Awesome poet and interviewer Marissa Bell Toffoli interviewed me last month and that interview is now live on her website. A highlight: “I want to have the world be tilted a little, to have it look a little bit different to people than before they came into the book…” Please check it out, vote for it, leave comments. Thanks!
The Assembly on Literature for Young People (ALAN) did a fantastic conversation/review of This Thing Called the Future on their blog, Under the Radar. Also a place to post comments! Here’s an excerpt from one of the participants, Bucky: “I like that while it is realistic, there are so many elements of the spiritual and supernatural too. Readers might enjoy deciding for themselves if some of the more mystical elements can be explained by science or something else. Does everything have to have a logical explanation? Subjects or themes explored include sibling and family relationships; conflict between ancient cultural practices and contemporary society; puppy love; coming of age, and more. While the story is a bildungsroman, it bridges the space between literary realism, magical realism, and the more metaphysical “fever dream” element of many vision quests.”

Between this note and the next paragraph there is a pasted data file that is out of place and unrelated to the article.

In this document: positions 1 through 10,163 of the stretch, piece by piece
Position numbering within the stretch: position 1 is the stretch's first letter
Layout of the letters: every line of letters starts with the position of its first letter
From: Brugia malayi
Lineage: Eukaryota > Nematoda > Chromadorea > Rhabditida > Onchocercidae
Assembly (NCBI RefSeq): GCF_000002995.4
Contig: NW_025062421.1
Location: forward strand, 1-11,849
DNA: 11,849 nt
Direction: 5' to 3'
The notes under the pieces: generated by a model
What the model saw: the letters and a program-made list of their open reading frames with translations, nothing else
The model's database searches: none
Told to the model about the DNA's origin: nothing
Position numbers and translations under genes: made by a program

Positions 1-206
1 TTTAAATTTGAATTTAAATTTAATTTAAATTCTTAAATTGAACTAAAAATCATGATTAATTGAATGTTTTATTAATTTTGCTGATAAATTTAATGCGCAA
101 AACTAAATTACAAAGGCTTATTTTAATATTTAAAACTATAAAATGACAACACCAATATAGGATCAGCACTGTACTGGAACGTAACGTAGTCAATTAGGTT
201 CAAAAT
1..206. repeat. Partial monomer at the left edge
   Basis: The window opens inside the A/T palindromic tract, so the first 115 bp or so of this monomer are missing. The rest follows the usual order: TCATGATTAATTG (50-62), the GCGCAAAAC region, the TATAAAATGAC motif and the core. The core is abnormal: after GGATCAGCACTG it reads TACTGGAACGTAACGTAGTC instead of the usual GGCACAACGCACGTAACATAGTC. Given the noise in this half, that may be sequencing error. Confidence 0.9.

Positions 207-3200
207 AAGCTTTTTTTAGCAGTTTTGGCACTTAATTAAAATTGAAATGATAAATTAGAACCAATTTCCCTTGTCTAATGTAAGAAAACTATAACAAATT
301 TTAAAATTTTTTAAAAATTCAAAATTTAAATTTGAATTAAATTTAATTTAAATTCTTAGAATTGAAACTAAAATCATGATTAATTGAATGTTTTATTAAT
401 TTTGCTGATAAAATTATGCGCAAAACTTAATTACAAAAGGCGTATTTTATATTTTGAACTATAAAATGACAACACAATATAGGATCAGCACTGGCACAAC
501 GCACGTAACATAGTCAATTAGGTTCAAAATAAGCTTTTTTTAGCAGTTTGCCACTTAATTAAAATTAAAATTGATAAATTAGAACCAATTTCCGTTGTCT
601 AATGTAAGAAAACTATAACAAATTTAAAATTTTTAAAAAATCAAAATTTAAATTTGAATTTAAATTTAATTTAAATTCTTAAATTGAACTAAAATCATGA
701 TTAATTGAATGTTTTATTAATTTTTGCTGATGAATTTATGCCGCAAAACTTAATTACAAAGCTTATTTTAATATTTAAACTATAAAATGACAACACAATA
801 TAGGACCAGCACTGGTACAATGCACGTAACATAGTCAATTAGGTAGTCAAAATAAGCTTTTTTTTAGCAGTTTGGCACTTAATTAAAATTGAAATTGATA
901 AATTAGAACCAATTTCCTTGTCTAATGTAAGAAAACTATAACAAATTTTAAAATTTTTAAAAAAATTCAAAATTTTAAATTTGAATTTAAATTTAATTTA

Beverley Naidoo with Jessica Powers at Mission High School
Last week, Beverley Naidoo, the acclaimed children’s writer from South Africa, was in the United States as the keynote speaker for the USBBY conference. I was lucky enough to do several events with her in the Bay Area after her talk was through. We presented at two high schools in San Francisco–Mission High School and George Washington High School. We presented on animals in Africa and animals in our books–which is more complicated than you’d think. Animals in my book, This Thing Called the Future, are all presented on a spiritual level when Khosi encounters witchcraft. For Beverley, she refused to write about or think about animals for so long since she remembered how Africans were presented as animals in children’s picture books when she was a child (Babar being a famous example). But recently, she realized that Aesop must have been North African rather than Greek, that his tales are stamped with African-ness, and so she has begun re-telling Aesop’s tales.
On Thursday, we had a presentation and discussion at Stanford, co-sponsored with the Center for African Studies and the Education Department. We talked about the way that stories embed ideas in children, both negative and positive, and we discussed the possible ways books can be used, and the way that both of us awakened (through childhood and beyond) to the social realities around us that have caused both of us to write books that we believe really matter.